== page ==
For Apollo Global Management, it was only a matter of time before a buying opportunity directly under its own nose became too good to pass up: Its own shares.
The firm said Wednesday it would -- for the first time -- buy back up to $250 million of its shares, describing them as "significantly undervalued." The stock fell as much as 3.6 percent to $12.47, its lowest level since July 2012, in part because quarterly profit came in below Wall Street's expectations.
Apollo is well known for being a cautious buyer -- the firm would rather lose to rivals when bidding on takeover targets than triumph at a price it believes is excessive. "We don’t pay up, it’s just who we are," said Josh Harris, one of the firm's co-founders, on Wednesday's earnings call.
The company, which counts Chuck E. Cheese and Hostess Brands among its investments, is honing in on its own shares some three months after KKR announced its first buyback. Sadly for the New York firm, KKR's stock has shed roughly 24 percent since that $500 million repurchase program was announced.
Since buybacks don't seem to be bolstering the stock prices of their rivals, Carlyle Group and Blackstone Group are unlikely to join the party anytime soon. Plus, Blackstone's founder Steve Schwarzman said he'd rather use cash to make acquisitions and back its various funds, an action that gives pension funds and its other investors more confidence to write checks of their own.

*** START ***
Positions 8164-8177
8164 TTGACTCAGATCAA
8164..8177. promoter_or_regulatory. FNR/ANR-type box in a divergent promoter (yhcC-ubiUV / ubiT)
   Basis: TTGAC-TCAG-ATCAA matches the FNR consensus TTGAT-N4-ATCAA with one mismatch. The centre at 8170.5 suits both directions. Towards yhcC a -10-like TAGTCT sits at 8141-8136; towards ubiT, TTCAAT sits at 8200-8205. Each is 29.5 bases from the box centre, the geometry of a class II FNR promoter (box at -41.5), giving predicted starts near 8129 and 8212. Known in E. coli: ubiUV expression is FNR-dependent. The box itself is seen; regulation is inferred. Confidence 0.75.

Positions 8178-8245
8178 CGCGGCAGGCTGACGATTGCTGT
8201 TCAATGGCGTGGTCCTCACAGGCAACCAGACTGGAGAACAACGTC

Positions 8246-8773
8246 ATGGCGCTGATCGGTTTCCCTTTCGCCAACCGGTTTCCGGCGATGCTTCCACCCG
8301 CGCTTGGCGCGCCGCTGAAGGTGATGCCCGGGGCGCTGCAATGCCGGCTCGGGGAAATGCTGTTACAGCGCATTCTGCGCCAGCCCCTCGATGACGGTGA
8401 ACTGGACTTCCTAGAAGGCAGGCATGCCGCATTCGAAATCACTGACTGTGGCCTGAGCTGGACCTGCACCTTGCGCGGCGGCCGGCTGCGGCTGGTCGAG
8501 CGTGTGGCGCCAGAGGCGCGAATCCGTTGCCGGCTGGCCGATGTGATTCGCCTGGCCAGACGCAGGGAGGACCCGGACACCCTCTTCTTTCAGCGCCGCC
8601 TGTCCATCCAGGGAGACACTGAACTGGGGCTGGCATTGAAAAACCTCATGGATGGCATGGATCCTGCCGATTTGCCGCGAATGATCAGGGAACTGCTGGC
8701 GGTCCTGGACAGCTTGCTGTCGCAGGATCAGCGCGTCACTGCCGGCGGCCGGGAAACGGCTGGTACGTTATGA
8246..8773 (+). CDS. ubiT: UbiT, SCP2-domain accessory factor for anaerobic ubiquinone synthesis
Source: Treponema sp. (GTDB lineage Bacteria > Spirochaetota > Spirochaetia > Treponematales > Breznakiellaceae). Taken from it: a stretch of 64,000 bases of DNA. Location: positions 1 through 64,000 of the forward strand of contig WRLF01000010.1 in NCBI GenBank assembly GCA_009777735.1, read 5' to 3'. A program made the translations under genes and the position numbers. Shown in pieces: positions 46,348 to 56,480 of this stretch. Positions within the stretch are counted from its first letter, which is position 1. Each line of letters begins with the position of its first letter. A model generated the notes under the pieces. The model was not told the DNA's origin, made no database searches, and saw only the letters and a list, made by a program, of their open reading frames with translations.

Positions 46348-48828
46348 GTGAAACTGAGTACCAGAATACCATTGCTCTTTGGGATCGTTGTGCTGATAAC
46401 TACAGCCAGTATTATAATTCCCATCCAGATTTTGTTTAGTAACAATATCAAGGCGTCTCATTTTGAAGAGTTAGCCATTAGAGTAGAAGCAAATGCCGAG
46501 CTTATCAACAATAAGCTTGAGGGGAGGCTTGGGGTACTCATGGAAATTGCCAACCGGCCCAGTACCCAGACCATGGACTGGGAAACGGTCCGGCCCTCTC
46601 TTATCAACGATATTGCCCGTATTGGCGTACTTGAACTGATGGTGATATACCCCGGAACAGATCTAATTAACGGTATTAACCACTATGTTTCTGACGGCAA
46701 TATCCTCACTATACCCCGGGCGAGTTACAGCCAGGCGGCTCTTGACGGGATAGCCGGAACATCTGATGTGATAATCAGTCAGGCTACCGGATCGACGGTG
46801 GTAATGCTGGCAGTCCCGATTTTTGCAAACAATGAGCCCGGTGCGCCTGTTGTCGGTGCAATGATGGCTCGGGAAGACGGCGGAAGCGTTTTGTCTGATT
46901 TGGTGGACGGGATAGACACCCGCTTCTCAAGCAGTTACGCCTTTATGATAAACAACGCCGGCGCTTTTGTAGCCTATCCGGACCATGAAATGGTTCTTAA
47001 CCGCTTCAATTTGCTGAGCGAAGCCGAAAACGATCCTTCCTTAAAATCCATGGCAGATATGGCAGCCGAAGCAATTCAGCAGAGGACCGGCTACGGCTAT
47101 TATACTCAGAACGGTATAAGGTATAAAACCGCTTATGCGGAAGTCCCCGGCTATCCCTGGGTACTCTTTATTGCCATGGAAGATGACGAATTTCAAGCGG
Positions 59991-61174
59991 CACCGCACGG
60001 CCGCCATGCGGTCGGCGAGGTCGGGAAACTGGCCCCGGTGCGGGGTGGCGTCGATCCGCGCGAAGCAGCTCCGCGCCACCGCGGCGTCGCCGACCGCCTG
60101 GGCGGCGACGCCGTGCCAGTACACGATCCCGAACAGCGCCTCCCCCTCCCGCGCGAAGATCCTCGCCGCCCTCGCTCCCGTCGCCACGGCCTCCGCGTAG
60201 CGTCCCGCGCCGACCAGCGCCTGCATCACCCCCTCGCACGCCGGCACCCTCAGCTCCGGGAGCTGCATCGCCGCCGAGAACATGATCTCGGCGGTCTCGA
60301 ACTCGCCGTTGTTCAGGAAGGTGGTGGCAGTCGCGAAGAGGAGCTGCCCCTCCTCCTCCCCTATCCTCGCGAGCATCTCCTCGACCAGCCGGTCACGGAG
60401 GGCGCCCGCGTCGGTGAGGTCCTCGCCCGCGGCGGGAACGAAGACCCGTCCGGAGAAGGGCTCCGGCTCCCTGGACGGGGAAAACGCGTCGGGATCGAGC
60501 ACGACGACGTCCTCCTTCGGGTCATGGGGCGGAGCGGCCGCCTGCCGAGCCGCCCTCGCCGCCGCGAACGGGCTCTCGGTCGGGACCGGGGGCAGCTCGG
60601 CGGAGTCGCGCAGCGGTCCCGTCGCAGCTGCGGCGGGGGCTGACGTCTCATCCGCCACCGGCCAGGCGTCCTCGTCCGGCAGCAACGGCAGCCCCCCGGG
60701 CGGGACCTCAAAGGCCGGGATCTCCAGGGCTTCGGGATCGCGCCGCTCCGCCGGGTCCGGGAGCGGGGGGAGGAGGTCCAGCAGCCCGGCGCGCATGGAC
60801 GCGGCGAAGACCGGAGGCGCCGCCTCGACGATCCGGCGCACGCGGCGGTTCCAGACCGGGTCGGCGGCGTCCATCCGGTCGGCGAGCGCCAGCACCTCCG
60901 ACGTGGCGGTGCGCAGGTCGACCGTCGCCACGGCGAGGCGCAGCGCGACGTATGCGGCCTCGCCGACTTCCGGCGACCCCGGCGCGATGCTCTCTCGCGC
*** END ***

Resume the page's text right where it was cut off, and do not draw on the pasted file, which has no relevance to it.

Apollo co-founder and CEO Leon Black described the firm's valuation on Wednesday as "an absurdity but an opportunity, clearly, in terms of repurchasing shares".
Analysts, to an extent, agree. On average, they expect the stock to rally some 60 percent in the next 12 months to reach a consensus price target of $20.43, according to data compiled by Bloomberg.
That would certainly be a boon for Apollo's shareholders, led by Black and Harris, who have seen the value of their shares decline by 50 percent in the past 12 months. (It should be noted that early shareholders who subscribed to Apollo's 2011 IPO at $19 apiece are still in the black, only because the firm has paid more than $11 in dividends.)
Still, when it comes to these stocks, there are other forces are at play.
"To say that sentiment swings on these stocks would be an understatement," Oppenheimer analysts said last month, describing private-equity focused asset managers like Apollo and Blackstone.
Right now, the sentiment is negative, in part because investors expect volatile equity markets, oil's decline and other macroeconomic variables to weigh on the quarterly profits of such firms. Big spenders during a crisis, they'll spend the next downturn snapping up companies that they can sell when the cycle turns -- a payoff that may be some years away.
Until that sentiment turns, the impact of any buybacks will be muted.
This column does not necessarily reflect the opinion of Bloomberg LP and its owners.
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